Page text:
Saturday, April 25, 2015

For The Fallen

For The Fallen - Laurence Binyon

With proud thanksgiving, a mother for her children,
England mourns for her dead across the sea.
Flesh of her flesh they were, spirit of her spirit,
Fallen in the cause of the free.

Solemn the drums thrill; Death august and royal
Sings sorrow up into immortal spheres,
There is music in the midst of desolation
And a glory that shines upon our tears.

They went with songs to the battle, they were young,
Straight of limb, true of eye, steady and aglow.
They were staunch to the end against odds uncounted;
They fell with their faces to the foe.

They shall grow not old, as we that are left grow old:
Age shall not weary them, nor the years condemn.
At the going down of the sun and in the morning
We will remember them.


They mingle not with their laughing comrades again;
They sit no more at familiar tables of home;
They have no lot in our labour of the day-time;
They sleep beyond England's foam.

But where our desires are and our hopes profound,
Felt as a well-spring that is hidden from sight,
To the innermost heart of their own land they are known
As the stars are known to the Night;

As the stars that shall be bright when we are dust,
Moving in marches upon the heavenly plain;
As the stars that are starry in the time of our darkness,
To the end, to the end, they remain.

This is one of the most famous and enduring war poems, and it was written at an historic moment … just after the retreat from Mons and the victory of the Marne.

Wednesday, April 22, 2015

Wild Geese by Mary Oliver

WILD GEESE

You do not have to be good.
You do not have to walk on your knees
For a hundred miles through the desert, repenting.
You only have to let the soft animal of your body
love what it loves.
Tell me about despair, yours, and I will tell you mine.
Meanwhile the world goes on.
Meanwhile the sun and the clear pebbles of the rain
are moving across the landscapes,
over the prairies and the deep trees,
the mountains and the rivers.
Meanwhile the wild geese, high in the clean blue air,
are heading home again.
Whoever you are, no matter how lonely,
the world offers itself to your imagination,
calls to you like the wild geese, harsh and exciting —
over and over announcing your place
in the family of things.

Listen to Mary read Wild Geese

Saturday, April 18, 2015

Non Sum Qualis Eram Bonae Sub Regno Cynarae

I have forgot much, Cynara! gone with the wind,
Flung roses, roses riotously with the throng,
Dancing, to put thy pale, lost lilies out of mind;
But I was desolate and sick of an old passion,
Yea, all the time, because the dance was long:
I have been faithful to thee, Cynara! in my fashion.

I cried for madder music and for stronger wine,
But when the feast is finished and the lamps expire,
Then falls thy shadow, Cynara! the night is thine;
And I am desolate and sick of an old passion,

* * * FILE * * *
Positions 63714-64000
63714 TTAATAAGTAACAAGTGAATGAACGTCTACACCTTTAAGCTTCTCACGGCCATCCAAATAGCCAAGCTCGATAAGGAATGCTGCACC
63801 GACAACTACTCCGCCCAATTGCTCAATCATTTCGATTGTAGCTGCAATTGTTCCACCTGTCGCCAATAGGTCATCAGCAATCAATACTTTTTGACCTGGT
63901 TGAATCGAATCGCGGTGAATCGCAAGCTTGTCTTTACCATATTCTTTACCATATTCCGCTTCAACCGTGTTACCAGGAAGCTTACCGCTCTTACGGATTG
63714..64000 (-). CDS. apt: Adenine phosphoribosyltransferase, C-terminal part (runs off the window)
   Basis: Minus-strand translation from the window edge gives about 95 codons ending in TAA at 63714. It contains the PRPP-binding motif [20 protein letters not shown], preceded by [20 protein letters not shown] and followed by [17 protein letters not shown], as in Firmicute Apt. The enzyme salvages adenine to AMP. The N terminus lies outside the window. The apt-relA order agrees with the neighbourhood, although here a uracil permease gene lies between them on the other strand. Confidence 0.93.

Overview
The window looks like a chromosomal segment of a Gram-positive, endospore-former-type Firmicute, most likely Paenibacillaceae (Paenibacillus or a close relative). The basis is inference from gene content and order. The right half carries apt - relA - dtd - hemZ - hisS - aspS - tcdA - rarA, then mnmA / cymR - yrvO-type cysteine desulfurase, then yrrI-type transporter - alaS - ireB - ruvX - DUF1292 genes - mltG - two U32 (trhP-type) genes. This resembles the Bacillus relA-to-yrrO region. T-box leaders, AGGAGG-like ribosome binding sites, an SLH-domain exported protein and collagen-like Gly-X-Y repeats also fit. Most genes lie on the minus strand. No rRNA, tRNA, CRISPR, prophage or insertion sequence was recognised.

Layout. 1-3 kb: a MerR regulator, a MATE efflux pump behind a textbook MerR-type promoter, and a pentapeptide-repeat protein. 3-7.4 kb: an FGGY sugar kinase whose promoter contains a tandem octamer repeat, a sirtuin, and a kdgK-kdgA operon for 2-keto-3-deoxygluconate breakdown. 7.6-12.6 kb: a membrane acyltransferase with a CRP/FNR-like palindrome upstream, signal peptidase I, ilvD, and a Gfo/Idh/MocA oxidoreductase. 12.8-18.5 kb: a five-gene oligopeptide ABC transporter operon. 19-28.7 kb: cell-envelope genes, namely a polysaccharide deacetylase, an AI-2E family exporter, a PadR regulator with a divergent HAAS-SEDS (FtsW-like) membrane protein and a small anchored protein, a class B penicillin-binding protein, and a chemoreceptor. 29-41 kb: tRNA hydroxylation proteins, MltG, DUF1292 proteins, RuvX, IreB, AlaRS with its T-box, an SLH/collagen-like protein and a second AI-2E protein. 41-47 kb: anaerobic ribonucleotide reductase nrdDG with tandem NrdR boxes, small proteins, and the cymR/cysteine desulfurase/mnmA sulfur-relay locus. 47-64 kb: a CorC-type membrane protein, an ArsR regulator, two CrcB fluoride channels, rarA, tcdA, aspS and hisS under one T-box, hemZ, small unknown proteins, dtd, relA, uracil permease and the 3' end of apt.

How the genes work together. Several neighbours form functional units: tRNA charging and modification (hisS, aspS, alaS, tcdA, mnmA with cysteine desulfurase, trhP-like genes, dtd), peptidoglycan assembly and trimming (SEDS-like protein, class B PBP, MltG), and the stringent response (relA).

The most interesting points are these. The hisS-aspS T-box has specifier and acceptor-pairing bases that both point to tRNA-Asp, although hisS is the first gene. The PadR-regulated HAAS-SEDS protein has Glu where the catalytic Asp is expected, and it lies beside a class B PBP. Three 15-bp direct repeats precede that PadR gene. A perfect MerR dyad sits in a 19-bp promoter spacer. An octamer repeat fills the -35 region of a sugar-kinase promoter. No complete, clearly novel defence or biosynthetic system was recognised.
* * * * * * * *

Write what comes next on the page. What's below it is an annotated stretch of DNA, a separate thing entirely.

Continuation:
Yea, hungry for the lips of my desire:
I have been faithful to thee, Cynara! in my fashion.

Tuesday, April 7, 2015

Frank Stanford


 A body with very few clothes
An old radio
Some apples
You get to eat
as many slices of bacon as you want
the morning of a home game
The way his sweater smells
It gets so hot it smokes
After awhile
just when Sam Cooke’s new song
comes on
Worms and a homely girl from Texas
who can read quicker than you
Good marks
and a lost crop
like a whole season
that passed without a letter
from my brother.

Frank Stanford

The singer Lucinda Williams, a lover of Frank, wrote this song about him
Lyrics to Pineola 

Monday, April 6, 2015

Shakespeare

To-morrow, and to-morrow, and to-morrow,
Creeps in this petty pace from day to day
To the last syllable of recorded time,
And all our yesterdays have lighted fools
The way to dusty death. Out, out, brief candle!
Life’s but a walking shadow, a poor player
That struts and frets his hour upon the stage
And then is heard no more: it is a tale
Told by an idiot, full of sound and fury,
Signifying nothing. (Macbeth, Act V, Scene v)

Wednesday, April 1, 2015

Endymion Excerpt - John Keats

From Endymion Book I

A thing of beauty is a joy for ever:
Its loveliness increases, it will never
Pass into nothingness; but still will keep
A bower quiet for us, and a sleep
Full of sweet dreams, and health, and quiet breathing.
Therefore, on every morrow, are we wreathing
A flowery band to bind us to the earth,
Spite of despondence, of the inhuman dearth
Of noble natures, of the gloomy days,
Of all the unhealthy and o’er-darkened ways
Made of our searching; yes, in spite of all,
Some shape of beauty moves away the pall
From our dark spirits.

Excerpt from "Endymion" Book I by John Keats.

Saturday, March 21, 2015

Really Eternal City

Really Eternal City by George Bilgere

After we’d walked for at least an hour,
heading toward the Vatican
on a broiling August day,
I began thinking about how long
the tour we’d signed up for was going to be,
and how many sacred things would be on view,
and how much complicated information
the guide would tell us about the ancient paintings
and Roman numerals and relics
and tombs and holy knuckle bones.

I knew it would all kind of just melt together
and congeal into one big lumpen mass
of guilt and suffering and miracles
and gloomy old men in sandals.

And as I was thinking this
we were passing through a shady little square
where a couple of bare-breasted marble nymphs
were playing in the fountain,
and there were no tour guides anywhere,
there was no suffering or crucifixions,
nor was there even one important name or date
I would have to try to remember.

And the cheap red wine at the sidewalk ristorante
where we ended up spending the afternoon
instead of going to the Vatican
was wonderful, even miraculous,
as was the spaghetti bolognese.

“Really Eternal City” by George Bilgere. © George Bilgere. Reprinted with permission of the author